Professor wins award for online teaching excellence
December 3, 2018
Professor Nicole Neil from the Faculty of Education has won the prestigious Teaching Award from the Ontario Association of Applied Behavior Analysis (ONTABA).
ONTABA recognized Neil for going above and beyond the call of duty to teach Applied Behavior Analysis (ABA) principles and applications as well as inspiring her students to appreciate ABA.
Neil teaches in the field of ABA as part of the Master of Professional Education program – an online degree that’s designed for professionals.
“It’s really nice to be recognized by ONTABA, which is a community of my peers,” said Neil. “Teaching online is more difficult because there’s that distance between the instructor and the student. Having that confirmation that students are learning from my methods makes it worthwhile.”
Devan Vanden Boomen, eLearning Specialist for Graduate Programs at the Faculty of Education, nominated Neil for the award.
“I was over the moon that she won and it’s well deserved,” he said. “Although this award is in the context of elearning, it also recognizes the work that she’s done with teaching in terms of implementing new technology and in experimenting with different tools.”
For the past two years, Vanden Boomen has worked with Neil to develop online courses for the ABA program. He nominated Neil for her willingness to try new technology and for knowing the differences between online and in-classroom teaching techniques.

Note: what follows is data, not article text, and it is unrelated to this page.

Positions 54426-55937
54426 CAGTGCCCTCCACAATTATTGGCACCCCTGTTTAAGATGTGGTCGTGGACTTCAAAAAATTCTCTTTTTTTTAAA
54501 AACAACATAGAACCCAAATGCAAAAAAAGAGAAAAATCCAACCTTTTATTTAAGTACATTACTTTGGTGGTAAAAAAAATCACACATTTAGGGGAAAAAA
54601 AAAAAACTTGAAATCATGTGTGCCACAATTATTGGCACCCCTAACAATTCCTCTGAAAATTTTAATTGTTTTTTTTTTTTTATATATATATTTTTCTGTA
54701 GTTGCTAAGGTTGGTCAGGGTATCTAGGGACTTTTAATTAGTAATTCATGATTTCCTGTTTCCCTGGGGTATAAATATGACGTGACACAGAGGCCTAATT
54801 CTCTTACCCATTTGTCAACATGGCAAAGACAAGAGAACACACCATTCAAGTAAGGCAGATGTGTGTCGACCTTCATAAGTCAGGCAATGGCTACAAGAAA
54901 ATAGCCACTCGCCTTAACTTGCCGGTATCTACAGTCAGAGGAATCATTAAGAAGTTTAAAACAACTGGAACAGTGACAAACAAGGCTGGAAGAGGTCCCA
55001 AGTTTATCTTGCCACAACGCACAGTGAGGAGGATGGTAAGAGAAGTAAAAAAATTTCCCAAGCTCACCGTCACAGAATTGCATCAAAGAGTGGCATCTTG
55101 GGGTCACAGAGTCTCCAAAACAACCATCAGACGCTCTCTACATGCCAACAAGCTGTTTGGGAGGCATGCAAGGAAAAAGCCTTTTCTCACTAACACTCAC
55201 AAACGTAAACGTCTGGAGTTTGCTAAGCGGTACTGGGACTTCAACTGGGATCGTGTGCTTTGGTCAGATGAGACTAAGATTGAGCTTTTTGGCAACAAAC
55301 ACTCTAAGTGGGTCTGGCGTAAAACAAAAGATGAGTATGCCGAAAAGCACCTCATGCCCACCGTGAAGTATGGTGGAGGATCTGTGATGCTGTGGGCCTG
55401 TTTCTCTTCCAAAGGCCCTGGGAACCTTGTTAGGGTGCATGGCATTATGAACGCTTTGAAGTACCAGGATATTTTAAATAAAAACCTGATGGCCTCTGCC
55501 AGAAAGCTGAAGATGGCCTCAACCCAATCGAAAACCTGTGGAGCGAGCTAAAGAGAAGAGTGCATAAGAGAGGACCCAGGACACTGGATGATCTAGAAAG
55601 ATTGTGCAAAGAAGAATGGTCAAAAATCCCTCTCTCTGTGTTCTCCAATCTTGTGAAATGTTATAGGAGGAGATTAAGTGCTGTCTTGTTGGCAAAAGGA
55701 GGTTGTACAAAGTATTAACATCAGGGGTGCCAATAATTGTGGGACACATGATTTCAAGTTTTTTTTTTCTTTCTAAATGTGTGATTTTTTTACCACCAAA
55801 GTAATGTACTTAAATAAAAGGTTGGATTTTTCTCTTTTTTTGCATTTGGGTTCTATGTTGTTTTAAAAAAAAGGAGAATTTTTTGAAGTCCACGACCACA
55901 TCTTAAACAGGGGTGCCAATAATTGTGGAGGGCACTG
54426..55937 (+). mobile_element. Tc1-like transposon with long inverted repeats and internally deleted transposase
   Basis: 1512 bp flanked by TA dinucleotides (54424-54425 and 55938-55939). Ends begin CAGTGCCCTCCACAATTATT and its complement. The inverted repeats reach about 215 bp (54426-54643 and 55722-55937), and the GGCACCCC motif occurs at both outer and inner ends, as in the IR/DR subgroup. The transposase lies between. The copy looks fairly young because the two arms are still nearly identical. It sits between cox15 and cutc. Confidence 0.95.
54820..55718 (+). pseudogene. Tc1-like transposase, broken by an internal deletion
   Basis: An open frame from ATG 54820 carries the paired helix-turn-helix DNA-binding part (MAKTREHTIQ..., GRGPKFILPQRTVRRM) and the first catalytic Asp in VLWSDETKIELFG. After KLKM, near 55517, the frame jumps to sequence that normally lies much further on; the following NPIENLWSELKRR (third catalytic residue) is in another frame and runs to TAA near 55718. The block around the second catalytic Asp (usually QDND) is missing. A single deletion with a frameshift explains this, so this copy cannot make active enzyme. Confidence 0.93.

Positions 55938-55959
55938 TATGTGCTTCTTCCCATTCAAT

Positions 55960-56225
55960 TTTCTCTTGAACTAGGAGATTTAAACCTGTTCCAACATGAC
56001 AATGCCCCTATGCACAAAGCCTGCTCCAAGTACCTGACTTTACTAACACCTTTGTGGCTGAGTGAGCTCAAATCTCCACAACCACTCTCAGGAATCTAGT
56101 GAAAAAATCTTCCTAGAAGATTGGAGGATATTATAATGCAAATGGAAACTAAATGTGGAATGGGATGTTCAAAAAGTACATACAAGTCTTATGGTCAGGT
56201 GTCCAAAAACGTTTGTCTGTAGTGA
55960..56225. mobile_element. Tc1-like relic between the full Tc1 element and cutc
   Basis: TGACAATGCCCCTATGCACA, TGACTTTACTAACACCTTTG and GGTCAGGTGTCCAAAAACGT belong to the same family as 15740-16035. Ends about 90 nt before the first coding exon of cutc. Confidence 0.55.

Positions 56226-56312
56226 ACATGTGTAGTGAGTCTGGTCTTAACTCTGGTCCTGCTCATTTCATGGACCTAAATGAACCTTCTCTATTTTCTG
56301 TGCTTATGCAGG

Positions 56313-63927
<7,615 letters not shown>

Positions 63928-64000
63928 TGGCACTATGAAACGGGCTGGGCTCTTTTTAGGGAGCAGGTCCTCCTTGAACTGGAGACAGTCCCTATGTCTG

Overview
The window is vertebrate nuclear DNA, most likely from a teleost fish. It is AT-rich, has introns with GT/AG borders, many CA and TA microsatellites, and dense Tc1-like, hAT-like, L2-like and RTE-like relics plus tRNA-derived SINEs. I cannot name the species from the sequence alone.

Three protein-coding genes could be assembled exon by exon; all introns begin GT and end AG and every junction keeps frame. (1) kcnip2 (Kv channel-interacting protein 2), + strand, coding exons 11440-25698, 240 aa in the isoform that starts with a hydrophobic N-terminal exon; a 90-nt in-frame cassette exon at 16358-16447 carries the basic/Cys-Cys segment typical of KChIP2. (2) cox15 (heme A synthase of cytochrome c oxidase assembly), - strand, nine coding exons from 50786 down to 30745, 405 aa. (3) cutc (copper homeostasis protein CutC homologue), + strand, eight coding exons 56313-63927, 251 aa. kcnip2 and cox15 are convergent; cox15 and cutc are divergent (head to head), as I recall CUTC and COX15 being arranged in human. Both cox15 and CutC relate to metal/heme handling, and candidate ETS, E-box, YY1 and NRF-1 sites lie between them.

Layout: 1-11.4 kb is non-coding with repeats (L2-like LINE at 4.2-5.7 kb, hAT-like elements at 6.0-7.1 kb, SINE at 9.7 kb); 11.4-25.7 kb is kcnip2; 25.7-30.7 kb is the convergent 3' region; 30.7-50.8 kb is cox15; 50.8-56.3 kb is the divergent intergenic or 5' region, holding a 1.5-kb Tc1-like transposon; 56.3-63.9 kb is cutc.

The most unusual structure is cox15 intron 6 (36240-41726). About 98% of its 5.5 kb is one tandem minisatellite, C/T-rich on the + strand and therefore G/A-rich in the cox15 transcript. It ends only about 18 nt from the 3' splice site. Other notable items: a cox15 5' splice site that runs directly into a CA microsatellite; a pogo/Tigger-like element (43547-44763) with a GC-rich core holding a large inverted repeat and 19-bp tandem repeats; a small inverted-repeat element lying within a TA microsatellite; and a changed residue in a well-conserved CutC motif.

“Her openness to new technology demonstrates her commitment to teaching online,” said Vanden Boomen. “Technology can be intimidating and I’ve never seen her stand down from it.”
Neil credits Western with her teaching success. The university provides support for online instructors through workshops at the faculty and on main campus. Recently, Neil took classes on course redesign and online rubrics.
Also, feedback from experts in online teaching and from students allow her to grow as an instructor. Neil encourages students to inform her if they don’t like the technology they’re using. If students don’t like it, she will replace the technology for the next cohort.
“The students in the program are not undergraduates. They’re not here full-time because they’re not at that stage in their life. They’re adults and they’re professionals who are trying to enhance their career. Recognizing these factors means there are different pressures,” said Neil.
Vanden Boomen also credits Neil’s work ethic for her teaching success. She puts in the time to educate herself on new technology and to create innovative courses.
Since there aren’t many ABA programs in Canada, Neil is motivated to provide the best possible online class experience because many students live where there isn’t a university or there’s only one university that offers an ABA program.
“These students also need a strong behavior analytic education because they’re still working with the populations that need the services and those families they serve deserve good, evidence-based practices.”
Neil will receive her award at the ONTABA convention in Toronto on Dec. 7.